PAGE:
Monday, 18 August 2008
Having dabbled in the black art of translation back in a previous career I'm always curious to see how signs, instructions, and notices are rendered from one language to another. I can hover over a packet of washing powder for 20 minutes trying to decipher the mode d'emploi in various languages. On holiday I'm forever photographing signs with bad English.
One thing I find particularly irritating are restaurant menus that have been over translated. I'm not referring to bad translations but rather over translations when the word or phrase would be more clearly understood if it wasn't translated at all. Examples of this I have seen recently are cappuccino being translated to "coffee with milk and foam" when it's known the world over as - cappuccino. I've also seen the familiar quiche lorraine turned into "ham and cheese pie" whatever that is and croque monsieur become "Welsh rarebit" (which is not correct).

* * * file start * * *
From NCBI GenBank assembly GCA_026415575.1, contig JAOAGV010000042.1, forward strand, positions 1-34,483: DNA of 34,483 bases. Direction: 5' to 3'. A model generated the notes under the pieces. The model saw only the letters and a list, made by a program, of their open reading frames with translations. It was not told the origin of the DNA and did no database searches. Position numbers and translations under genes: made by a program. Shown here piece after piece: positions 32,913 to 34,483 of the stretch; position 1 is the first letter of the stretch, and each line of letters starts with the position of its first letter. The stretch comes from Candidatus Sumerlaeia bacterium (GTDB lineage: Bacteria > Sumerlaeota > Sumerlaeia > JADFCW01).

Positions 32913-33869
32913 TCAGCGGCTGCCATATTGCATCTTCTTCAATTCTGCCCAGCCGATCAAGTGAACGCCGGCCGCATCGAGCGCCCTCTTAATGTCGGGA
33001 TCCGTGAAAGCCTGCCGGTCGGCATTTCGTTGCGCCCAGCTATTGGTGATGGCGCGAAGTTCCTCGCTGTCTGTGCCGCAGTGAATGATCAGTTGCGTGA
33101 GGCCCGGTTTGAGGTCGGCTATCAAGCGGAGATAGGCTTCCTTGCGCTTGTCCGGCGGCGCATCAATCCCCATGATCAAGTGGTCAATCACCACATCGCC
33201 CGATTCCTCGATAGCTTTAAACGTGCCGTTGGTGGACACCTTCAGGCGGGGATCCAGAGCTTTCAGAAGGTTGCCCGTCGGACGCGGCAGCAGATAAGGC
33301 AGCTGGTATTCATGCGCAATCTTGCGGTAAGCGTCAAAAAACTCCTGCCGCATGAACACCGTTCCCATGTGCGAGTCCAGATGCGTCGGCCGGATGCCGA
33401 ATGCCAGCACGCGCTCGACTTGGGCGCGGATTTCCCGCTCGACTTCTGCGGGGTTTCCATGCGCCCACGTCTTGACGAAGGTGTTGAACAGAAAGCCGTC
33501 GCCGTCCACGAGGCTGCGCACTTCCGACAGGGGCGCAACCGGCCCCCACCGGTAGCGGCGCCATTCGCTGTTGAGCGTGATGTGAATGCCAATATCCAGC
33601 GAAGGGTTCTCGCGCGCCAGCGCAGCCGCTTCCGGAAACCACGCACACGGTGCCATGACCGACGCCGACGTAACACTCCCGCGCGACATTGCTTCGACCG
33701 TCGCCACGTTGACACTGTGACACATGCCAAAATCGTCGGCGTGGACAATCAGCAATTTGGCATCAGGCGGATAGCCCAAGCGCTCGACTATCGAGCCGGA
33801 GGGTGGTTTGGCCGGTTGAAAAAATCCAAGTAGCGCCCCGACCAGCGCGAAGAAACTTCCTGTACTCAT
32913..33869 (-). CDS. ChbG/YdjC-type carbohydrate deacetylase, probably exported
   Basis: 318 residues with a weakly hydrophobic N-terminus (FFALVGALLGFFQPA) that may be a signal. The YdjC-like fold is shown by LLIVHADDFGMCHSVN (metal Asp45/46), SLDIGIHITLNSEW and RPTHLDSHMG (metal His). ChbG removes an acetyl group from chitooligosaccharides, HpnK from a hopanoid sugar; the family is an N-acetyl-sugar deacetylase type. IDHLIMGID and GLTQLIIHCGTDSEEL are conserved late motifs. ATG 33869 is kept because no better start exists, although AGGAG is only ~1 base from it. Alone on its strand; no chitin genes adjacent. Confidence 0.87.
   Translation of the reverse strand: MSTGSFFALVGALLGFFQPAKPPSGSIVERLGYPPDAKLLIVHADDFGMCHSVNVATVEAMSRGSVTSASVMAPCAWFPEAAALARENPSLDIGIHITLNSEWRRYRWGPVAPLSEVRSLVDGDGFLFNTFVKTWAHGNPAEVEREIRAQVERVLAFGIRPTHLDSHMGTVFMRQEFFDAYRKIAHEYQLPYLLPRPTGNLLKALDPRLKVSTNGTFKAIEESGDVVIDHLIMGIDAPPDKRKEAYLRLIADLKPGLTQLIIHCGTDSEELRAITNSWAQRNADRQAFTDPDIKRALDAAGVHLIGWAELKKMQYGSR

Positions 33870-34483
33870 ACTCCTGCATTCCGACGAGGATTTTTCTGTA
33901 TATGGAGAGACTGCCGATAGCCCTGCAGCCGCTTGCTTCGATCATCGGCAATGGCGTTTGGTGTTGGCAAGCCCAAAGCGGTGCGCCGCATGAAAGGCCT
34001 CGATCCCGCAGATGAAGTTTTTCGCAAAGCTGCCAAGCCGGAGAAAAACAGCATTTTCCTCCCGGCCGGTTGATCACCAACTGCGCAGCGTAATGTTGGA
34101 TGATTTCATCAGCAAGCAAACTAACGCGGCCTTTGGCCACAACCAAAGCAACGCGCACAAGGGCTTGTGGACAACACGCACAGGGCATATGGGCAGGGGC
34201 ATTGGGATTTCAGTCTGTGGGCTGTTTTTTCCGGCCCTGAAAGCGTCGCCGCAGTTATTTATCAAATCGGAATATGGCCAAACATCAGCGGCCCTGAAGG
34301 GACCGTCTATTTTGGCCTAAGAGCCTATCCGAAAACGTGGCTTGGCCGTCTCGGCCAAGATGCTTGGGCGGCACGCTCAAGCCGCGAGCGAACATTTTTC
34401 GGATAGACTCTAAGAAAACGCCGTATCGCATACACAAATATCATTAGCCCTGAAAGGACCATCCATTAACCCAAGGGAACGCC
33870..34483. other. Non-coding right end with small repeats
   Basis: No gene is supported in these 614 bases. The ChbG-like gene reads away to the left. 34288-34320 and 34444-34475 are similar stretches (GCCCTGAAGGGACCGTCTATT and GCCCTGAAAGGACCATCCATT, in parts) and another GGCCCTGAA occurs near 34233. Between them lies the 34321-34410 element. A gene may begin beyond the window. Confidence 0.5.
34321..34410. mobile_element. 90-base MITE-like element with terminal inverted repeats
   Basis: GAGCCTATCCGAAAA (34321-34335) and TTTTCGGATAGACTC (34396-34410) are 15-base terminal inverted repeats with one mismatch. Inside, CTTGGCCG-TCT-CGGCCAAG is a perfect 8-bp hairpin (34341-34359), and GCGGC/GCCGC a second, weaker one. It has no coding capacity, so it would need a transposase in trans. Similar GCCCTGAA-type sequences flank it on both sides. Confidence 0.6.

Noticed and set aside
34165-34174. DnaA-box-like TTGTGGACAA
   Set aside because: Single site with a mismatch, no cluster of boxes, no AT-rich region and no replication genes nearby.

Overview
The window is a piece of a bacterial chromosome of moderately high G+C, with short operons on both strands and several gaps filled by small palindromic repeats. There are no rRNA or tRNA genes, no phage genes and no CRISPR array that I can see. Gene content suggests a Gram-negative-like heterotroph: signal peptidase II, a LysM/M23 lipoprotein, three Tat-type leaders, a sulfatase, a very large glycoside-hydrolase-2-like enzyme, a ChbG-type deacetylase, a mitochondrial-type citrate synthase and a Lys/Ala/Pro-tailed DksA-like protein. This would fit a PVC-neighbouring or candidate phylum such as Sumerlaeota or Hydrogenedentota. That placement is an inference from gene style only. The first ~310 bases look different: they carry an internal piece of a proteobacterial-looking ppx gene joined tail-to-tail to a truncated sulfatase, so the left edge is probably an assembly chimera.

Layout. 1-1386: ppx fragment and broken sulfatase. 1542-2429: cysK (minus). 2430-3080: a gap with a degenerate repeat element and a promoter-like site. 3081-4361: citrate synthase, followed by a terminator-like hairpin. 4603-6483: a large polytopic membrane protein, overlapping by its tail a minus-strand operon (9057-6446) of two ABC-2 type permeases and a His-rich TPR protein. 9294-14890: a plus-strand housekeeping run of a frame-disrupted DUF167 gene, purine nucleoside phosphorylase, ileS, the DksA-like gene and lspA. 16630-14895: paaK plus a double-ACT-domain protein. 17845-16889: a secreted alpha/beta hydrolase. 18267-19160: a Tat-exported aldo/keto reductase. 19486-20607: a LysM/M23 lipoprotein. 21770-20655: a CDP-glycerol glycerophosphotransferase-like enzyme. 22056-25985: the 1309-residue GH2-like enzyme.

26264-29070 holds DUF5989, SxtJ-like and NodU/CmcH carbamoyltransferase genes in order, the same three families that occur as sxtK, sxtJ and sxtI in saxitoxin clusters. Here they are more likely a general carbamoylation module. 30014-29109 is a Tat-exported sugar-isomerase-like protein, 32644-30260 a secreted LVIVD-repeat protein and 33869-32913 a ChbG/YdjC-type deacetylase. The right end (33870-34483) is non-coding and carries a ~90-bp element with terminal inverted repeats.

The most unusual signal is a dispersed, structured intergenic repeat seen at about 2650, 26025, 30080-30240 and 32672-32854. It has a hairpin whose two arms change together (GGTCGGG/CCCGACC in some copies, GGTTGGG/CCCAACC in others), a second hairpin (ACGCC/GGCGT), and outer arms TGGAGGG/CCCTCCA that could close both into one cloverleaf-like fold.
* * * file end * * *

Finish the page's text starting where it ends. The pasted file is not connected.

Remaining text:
On of the most bizarre examples of the genre I discovered recently at Charles de Gaulle airport. I went over to the café to grab a coffee and on glancing the menu I saw they were offering crescent milkbread pastry (see photo above) it was several seconds before I realized that what they were referring to in their mixed-up, nonsensical way was simply a humble croissant and the milkbread pastry with chocolate filling was none other than our old friend the pain au chocolat.
Translators like these should note that sometimes less is more.